Vanderbilt and spoke with her about it. She is aware and will keep this
provider informed. Pt decreased visteril secondary to heart palpitations.
Continue Effexor XR 225 mg, zonegran 100mg, Wellbutrin XR 150mg,
minipress 5 mg and buspar 7.5mg bid. Pt continues to have hyperviligance,
melancholia with SI (no plan) and nightmares daily. Pt to increase minipress
today to 7mg and will add serqouel 25-100mg qhs prn insomnia. f/u in 2-4
weeks or sooner if needed.
Despite these recent treatment notes and the recommendation that Garza be retired
medically from the military, the ALJ gave great to Dr. Chatigny’s opinions because
according to the ALJ, Dr. Chatigny found “that the claimant has no more than mild to
moderate symptoms or mild to moderate impairment in his social and occupational
functioning.” (R. 40). This finding is not supported by the medical evidence, and it is
refuted by Dr. Chatigny’s recommendation that Garza be referred to MEB for a medical
retirement from the Army. (R. 599).
On April 1, 2013, Dr. Michelle Rorie of the Medical Evaluation Board (“MEB”) saw
Garza for a military physical medical evaluation for the MEB and conducted a “fitness for
duty” examination. (R. 583-84). Dr. Rorie interviewed Garza and reviewed his medical
records. (Id.) Dr. Rorie’s provisional diagnoses were “MDD [major depressive disorder],
severe with resistence to treatment and PTSD, moderate to severe.” (R. 583). She noted that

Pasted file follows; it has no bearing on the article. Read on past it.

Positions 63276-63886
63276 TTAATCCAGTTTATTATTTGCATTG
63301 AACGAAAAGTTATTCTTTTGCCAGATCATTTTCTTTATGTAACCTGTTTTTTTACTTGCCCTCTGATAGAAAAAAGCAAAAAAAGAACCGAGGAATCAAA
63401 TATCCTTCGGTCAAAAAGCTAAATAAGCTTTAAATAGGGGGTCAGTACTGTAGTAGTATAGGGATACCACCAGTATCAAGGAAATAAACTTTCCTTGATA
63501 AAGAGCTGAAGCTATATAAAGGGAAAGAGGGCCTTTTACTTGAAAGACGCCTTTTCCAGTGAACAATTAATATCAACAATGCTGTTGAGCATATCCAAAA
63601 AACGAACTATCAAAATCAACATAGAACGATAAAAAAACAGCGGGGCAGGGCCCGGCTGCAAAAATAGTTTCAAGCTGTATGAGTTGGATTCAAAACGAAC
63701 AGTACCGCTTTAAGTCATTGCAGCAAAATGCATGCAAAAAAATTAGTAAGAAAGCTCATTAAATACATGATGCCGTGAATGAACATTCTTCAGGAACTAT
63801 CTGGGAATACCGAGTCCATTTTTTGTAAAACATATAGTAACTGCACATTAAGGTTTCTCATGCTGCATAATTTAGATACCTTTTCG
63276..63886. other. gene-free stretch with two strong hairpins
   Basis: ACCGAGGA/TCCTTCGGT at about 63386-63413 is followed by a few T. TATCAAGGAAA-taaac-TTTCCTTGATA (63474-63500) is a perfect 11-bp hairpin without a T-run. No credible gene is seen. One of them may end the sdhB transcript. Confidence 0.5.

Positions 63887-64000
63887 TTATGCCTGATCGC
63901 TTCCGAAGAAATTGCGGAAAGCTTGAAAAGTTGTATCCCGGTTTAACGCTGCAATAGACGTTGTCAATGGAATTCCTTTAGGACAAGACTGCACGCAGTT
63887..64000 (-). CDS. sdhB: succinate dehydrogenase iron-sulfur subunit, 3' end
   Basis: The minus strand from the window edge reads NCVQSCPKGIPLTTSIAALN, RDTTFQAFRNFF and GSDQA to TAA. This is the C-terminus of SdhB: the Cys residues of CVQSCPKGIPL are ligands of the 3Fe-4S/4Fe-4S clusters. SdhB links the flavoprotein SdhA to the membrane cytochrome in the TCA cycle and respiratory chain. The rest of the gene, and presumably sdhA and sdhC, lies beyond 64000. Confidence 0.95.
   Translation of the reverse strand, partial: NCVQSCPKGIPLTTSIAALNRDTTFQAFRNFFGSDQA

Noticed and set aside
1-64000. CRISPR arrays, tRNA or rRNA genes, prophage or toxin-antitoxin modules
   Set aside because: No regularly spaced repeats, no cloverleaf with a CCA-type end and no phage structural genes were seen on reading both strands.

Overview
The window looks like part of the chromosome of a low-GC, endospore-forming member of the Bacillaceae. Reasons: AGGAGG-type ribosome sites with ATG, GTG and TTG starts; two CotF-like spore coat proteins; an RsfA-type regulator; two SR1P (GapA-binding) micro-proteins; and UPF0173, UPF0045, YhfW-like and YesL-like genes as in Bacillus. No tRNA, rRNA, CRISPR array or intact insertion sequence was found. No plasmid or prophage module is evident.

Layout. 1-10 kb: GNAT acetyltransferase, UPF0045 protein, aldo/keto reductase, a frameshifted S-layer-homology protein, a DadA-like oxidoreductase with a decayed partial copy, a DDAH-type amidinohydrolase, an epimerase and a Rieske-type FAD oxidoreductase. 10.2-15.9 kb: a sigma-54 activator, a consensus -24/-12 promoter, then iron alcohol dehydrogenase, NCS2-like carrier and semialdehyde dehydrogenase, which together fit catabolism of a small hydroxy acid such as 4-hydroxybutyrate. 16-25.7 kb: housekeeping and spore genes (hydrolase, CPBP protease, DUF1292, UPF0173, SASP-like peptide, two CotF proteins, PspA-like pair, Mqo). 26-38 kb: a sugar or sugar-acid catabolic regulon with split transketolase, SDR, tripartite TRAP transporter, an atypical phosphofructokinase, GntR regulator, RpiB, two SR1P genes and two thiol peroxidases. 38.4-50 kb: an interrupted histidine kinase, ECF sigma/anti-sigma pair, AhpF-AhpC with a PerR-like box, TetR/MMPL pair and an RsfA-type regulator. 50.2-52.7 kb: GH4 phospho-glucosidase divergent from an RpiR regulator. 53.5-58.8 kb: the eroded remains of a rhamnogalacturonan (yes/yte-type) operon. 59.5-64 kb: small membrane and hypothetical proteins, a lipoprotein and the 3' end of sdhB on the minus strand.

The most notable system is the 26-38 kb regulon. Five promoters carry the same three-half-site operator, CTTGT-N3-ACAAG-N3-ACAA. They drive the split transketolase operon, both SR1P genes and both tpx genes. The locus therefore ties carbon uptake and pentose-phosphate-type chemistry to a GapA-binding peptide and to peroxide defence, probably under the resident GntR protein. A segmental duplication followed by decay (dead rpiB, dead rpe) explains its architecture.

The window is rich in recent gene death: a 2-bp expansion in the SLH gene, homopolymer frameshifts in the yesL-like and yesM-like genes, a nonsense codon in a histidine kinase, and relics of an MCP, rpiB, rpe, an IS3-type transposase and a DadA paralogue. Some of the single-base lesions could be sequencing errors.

Garza “can not do his job. [H]e is very symptomatic with avoidance, melancholia and
anxiety. He does not meet medical retention.” (Id.)
S: 33 yo AD male with MOS 15B–UH-60 Helicopter Pilot/Unit Air
Movement Officer referred to MEB due to Major Depressive and Post
Traumatic Stress Disorder. Interview with soldier and review of AHLTA notes
indicates symptoms began in 2011. Soldier was first seen in regards to his
MEB condition on 11 Oct 11 with ABH on referral from flight surgeon Sallis
for an Aeromedical psychiatric evaluation due to combat related stress.
Soldier had recently returned from deployment to Afghanistan and was
completing his degree as a full time student. He reported loss of motivation,
poor concentration, irritable mood, startle response, hyperviligence (sic),
impatience around civilians, and feeling uncomfortable around people. Soldier
reported taking his gun everywhere and sleeping with his firearm in order to
feel safe since the Ft. Hood shootings. Soldier had routine labwork drawn and
had a comprehensive psychiatric evaluation. He was recommended for
continued psychotherapy. This occurred in a deployment or garrison setting.
01 Nov 11 soldier saw ABH and was prescribed Trazodone for sleep, Zoloft
for core PTSD, and Depakote ER for anger/irritability. 07 Feb 12 solder saw
ABH and was doing well with mood stabilization except that he reported a 72
pound weight gain since starting Depakote and Zoloft. Soldier was weaned off